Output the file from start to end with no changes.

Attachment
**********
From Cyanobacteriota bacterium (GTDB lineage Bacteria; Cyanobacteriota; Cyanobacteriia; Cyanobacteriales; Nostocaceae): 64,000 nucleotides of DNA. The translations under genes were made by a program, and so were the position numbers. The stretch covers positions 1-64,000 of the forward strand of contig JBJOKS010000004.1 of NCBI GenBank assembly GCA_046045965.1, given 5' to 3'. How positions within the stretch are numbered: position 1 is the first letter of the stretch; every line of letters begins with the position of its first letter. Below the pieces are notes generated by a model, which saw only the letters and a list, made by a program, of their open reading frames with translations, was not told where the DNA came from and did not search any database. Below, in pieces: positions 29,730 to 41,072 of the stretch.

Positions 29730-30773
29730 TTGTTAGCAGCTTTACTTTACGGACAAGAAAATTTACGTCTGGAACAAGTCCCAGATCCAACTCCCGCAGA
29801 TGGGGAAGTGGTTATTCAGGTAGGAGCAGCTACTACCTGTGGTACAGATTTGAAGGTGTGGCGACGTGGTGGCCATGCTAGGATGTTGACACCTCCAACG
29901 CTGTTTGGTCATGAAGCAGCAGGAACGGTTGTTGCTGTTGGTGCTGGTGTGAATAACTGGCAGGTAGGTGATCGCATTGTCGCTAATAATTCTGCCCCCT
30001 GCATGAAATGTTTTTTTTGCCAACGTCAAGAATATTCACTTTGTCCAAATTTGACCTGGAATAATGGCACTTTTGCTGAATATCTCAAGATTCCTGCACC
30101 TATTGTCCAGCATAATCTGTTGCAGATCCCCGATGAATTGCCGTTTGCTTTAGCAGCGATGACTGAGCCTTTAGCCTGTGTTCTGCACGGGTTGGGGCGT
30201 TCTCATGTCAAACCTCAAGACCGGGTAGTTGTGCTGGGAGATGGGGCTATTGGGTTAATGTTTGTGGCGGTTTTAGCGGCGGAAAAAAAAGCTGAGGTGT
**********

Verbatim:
From Cyanobacteriota bacterium (GTDB lineage Bacteria; Cyanobacteriota; Cyanobacteriia; Cyanobacteriales; Nostocaceae): 64,000 nucleotides of DNA. The translations under genes were made by a program, and so were the position numbers. The stretch covers positions 1-64,000 of the forward strand of contig JBJOKS010000004.1 of NCBI GenBank assembly GCA_046045965.1, given 5' to 3'. How positions within the stretch are numbered: position 1 is the first letter of the stretch; every line of letters begins with the position of its first letter. Below the pieces are notes generated by a model, which saw only the letters and a list, made by a program, of their open reading frames with translations, was not told where the DNA came from and did not search any database. Below, in pieces: positions 29,730 to 41,072 of the stretch.

Positions 29730-30773
29730 TTGTTAGCAGCTTTACTTTACGGACAAGAAAATTTACGTCTGGAACAAGTCCCAGATCCAACTCCCGCAGA
29801 TGGGGAAGTGGTTATTCAGGTAGGAGCAGCTACTACCTGTGGTACAGATTTGAAGGTGTGGCGACGTGGTGGCCATGCTAGGATGTTGACACCTCCAACG
29901 CTGTTTGGTCATGAAGCAGCAGGAACGGTTGTTGCTGTTGGTGCTGGTGTGAATAACTGGCAGGTAGGTGATCGCATTGTCGCTAATAATTCTGCCCCCT
30001 GCATGAAATGTTTTTTTTGCCAACGTCAAGAATATTCACTTTGTCCAAATTTGACCTGGAATAATGGCACTTTTGCTGAATATCTCAAGATTCCTGCACC
30101 TATTGTCCAGCATAATCTGTTGCAGATCCCCGATGAATTGCCGTTTGCTTTAGCAGCGATGACTGAGCCTTTAGCCTGTGTTCTGCACGGGTTGGGGCGT
30201 TCTCATGTCAAACCTCAAGACCGGGTAGTTGTGCTGGGAGATGGGGCTATTGGGTTAATGTTTGTGGCGGTTTTAGCGGCGGAAAAAAAAGCTGAGGTGT